I was recently asked to write a blog about my books and food. My first thought was that I wouldn’t have enough material for a paragraph much less a blog. After all, my books are about Spencer Manning and the cases he works on, not food. But after some thought I realized food is an integral part of my books and Spencer’s life for several reasons. The first is, fictional characters need to eat too—albeit fictional food. The second is, food plays a major part in advancing the story, especially in a mystery novel.
As the cases develop, Spencer needs to let the reader know what he is thinking so the reader can be involved in trying to figure out who did it. And what better way to do that than to have Spencer converse with other characters. He dines twice a week with Lieutenant Stanley “Stosh” Powolski of the Chicago police and less often with his romantic interest, Detective Rosie Lonnigan. Gino’s East, one of Chicago’s favorite spots for deep dish pizza, is one of their favorites, as is Carson’s for ribs. Over a meal, they talk about the case.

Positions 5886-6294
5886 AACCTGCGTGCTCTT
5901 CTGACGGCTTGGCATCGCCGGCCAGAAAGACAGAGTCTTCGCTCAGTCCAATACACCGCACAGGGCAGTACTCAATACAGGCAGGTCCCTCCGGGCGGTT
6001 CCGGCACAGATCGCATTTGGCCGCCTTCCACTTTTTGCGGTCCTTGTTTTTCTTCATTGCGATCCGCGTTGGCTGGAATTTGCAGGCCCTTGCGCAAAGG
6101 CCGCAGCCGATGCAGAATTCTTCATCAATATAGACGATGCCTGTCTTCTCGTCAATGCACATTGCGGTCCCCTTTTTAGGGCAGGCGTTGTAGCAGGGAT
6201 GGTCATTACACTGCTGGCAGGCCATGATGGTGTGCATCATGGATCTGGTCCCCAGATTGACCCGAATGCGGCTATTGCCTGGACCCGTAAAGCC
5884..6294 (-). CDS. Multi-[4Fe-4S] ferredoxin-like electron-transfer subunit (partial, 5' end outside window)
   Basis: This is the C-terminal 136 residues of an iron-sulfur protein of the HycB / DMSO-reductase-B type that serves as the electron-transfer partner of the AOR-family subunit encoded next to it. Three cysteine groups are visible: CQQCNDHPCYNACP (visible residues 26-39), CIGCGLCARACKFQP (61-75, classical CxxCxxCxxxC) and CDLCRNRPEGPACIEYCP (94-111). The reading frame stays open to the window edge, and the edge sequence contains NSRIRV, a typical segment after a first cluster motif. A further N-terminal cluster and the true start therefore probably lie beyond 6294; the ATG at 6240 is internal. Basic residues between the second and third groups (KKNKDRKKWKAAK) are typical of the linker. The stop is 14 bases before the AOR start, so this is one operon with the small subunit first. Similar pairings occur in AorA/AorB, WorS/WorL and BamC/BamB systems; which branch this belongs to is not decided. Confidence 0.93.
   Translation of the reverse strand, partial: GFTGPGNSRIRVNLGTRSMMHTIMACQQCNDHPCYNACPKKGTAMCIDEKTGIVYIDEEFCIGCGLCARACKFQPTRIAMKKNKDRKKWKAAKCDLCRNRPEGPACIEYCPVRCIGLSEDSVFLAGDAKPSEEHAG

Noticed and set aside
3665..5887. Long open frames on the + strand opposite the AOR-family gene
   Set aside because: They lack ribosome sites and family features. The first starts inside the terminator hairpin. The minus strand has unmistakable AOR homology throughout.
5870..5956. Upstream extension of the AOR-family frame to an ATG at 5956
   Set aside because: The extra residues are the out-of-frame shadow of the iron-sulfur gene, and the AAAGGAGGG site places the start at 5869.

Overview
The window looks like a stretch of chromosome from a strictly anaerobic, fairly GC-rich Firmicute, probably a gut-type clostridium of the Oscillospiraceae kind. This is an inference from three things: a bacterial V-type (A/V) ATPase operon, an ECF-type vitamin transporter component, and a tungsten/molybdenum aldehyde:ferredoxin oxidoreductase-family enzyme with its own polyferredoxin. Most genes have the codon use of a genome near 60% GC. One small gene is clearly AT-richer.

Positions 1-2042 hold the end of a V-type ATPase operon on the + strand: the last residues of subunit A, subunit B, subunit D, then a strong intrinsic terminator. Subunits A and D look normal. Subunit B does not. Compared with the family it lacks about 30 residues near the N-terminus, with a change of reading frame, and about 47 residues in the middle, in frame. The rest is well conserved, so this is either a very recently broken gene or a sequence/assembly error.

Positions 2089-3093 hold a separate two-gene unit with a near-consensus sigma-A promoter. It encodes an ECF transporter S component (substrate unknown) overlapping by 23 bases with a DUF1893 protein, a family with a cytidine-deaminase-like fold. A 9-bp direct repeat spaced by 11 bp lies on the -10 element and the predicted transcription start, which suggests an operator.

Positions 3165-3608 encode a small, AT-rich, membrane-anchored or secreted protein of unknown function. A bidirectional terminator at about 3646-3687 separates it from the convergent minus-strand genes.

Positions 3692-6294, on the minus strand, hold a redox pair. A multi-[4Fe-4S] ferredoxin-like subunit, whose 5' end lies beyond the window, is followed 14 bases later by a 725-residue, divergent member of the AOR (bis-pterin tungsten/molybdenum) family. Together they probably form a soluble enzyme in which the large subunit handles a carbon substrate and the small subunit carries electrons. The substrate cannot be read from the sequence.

Another reason for including food in the stories is purely selfish. I get to eat vicariously through Spencer. He gets to eat all the things I shouldn’t… steaks, burgers, pizza, ribs, lasagna. And he doesn’t have to eat vegetables. And he frequents some pretty fancy restaurants. My books are set in Chicago during the 1980s, so I had to rely on my memory and research to be historically accurate. Some restaurants are still here thirty-five years later. Some are not. And some exist only in my imagination.
In the first book in the now seven-book series, Change of Address, Spencer frequents one of the best steak houses in Chicago… Gibsons, one of my top three culinary experiences. But in that same book, Spencer and Rosie dine at Stantons. It’s a restaurant on the shore of Lake Michigan in a North Shore suburb of Chicago. Every table overlooks the lake and Spencer and Kelly sit on the terraced veranda with drinks before dinner. The most frequent comment I have had about my books is “Where is that restaurant? I want to eat there!” Unfortunately, it’s only in my imagination. Also in my imagination is the deli next to Spencer’s office.
But the place that holds the books together is McGoons, where Spencer is known by name and often meets with one of his many sidekicks for steak and beer and to discuss a case. McGoons is a creation of bits and pieces from my memory of several Chicago pubs.
In the third book, Missing Boy, Spencer visits the original McDonald’s (after Kroc took over) in Des Plaines and laments plans to tear it down. A museum was later built on the site. And as I was writing this, I realized Spencer has never had a Chicago hot dog. I’ll have to fix that in the next book. Bon appetit!